The 10/14/2009 – 10/20/2009 edition of The Free Times covers Smart Growth and Sustainable Site Design Conference, a smart-growth conferenc that featured TSW’s plan for Blythewood, South Carolina.
Blythewood Plan On View At Smart-Growth Conference
by Al Dozier
Free Times, Columbia, SC
The Town of Blythewood has a vision of the future driven by all of the new buzzwords: smart growth, sustainable development, new urbanism.
Those growth formulas and the new master plan for Blythewood will take center stage Oct. 20-21 during a conference expected to draw planners and government leaders from across the state to hear from a panel of experts. The conference is a partnership with the Town of Blythewood, the Enterprise Campus at Midlands Technical College and the Municipal Association of South Carolina. It will be held at Midland’s Tech’s Northeast Campus.
Its title is a mouthful: “Smart Growth and Sustainable Site Design Conference.”
But what does it all mean?
John Thomas, President of Sustainable Designs Consultants of Bluffton, says it’s all about change in the way neighborhoods are designed in the future.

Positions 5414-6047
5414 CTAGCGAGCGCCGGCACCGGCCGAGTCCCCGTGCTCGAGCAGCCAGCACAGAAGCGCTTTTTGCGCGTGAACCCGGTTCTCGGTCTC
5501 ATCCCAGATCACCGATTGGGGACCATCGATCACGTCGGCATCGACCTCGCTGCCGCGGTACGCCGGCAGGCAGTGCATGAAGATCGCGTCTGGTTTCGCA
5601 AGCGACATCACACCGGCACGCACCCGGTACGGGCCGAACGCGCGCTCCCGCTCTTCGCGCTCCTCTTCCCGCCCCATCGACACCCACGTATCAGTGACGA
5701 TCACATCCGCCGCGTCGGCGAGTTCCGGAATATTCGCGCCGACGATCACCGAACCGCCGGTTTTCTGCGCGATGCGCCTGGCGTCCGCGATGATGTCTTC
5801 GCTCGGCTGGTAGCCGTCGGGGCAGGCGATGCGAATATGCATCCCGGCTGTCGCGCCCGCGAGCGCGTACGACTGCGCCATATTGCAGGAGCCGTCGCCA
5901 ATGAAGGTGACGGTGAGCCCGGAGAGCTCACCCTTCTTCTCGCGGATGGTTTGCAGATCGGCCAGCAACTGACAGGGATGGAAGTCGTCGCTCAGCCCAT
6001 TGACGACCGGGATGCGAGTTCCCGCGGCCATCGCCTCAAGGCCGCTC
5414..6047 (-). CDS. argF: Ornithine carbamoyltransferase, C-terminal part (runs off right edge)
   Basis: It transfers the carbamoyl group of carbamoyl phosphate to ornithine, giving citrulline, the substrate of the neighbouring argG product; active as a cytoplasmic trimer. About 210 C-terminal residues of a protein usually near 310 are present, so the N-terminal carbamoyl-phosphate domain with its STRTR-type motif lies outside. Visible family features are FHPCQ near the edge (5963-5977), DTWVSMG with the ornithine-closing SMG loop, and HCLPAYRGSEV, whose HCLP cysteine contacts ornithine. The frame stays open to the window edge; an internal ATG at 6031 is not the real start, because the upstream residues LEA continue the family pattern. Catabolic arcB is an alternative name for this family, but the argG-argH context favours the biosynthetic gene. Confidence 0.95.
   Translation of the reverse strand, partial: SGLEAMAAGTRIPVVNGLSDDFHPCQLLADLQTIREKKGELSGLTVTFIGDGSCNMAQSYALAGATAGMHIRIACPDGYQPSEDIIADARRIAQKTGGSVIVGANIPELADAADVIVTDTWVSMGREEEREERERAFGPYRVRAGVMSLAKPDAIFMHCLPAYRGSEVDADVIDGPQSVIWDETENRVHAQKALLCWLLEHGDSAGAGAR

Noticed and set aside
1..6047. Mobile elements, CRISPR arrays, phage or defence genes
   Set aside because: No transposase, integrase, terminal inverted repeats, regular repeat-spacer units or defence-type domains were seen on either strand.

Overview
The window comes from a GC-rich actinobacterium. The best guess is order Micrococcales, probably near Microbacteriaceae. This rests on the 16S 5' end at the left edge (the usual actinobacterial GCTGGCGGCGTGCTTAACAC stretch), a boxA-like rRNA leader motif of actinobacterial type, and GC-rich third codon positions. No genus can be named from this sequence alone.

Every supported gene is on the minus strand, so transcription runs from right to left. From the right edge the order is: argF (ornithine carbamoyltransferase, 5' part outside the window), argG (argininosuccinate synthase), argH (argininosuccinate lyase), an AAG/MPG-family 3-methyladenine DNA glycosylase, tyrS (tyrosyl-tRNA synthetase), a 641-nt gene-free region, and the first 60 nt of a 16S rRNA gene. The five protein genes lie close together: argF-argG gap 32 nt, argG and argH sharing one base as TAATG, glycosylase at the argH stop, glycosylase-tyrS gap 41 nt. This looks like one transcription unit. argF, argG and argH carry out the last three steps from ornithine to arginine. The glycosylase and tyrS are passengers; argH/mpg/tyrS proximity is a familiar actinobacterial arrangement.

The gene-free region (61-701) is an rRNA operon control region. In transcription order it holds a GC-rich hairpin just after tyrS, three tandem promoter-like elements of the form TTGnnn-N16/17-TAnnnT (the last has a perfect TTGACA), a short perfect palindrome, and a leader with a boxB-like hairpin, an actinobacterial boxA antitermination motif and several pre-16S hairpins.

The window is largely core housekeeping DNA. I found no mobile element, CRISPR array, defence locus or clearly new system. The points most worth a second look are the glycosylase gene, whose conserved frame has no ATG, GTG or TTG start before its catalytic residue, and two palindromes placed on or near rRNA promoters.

They won’t be the typical suburbs of today, which have “no heart and soul,” he says.
Instead, think about the old, old neighborhoods of the 1940s and 1950s (if you’re that old): Those communities had a grocery store, a service station, a dry cleaner, a drug store, church, school and park. And, they were only blocks from your home.
Thomas and other planners use the word “walkable” when they talk about the neighborhoods of the future. You don’t have to get in your car and drive miles away just to buy groceries or go to a restaurant. You just walk.
Homes are smaller and more energy efficient. Yards are smaller, so you don’t necessarily need a lawn service. The town center is a mixed-use center, with retail and residential, sometimes combined in the same structures
Green space is everywhere.
Thomas believes that if natural surroundings are left in place, it is easier to foster the shrubs and trees that were there to start with. He says natural storm drainage is far better than trying to pipe water away.
Many of his views are similar to those in the Blythewood master plan, a showcase for the future that town leaders are passionate about.
It’s more than something to talk about, according to Town Administrator John Perry, who
says some projects are already under way.
“We’ve got to be walkers of the talk,” Perry says.
The town, located just north of Columbia just off I-77, has been going through a growth spurt during the last few years, with the Lake Carolina and Long Creek Plantation neighborhoods leading the way.
The “business as usual” approach to growth should not be allowed in Blythewood, according to recommendations in the Blythewood master plan, drawn up by Tunnell-Spangler-Walsh and Associates.
If left to the ways of the past, Blythewood would become “the same type of place found at nearly every I-77 exit from here to Columbia,” the plan says. Farms and woodlands would be replaced by “faceless strip malls, cookie-cutter subdivisions, and industrial parks.”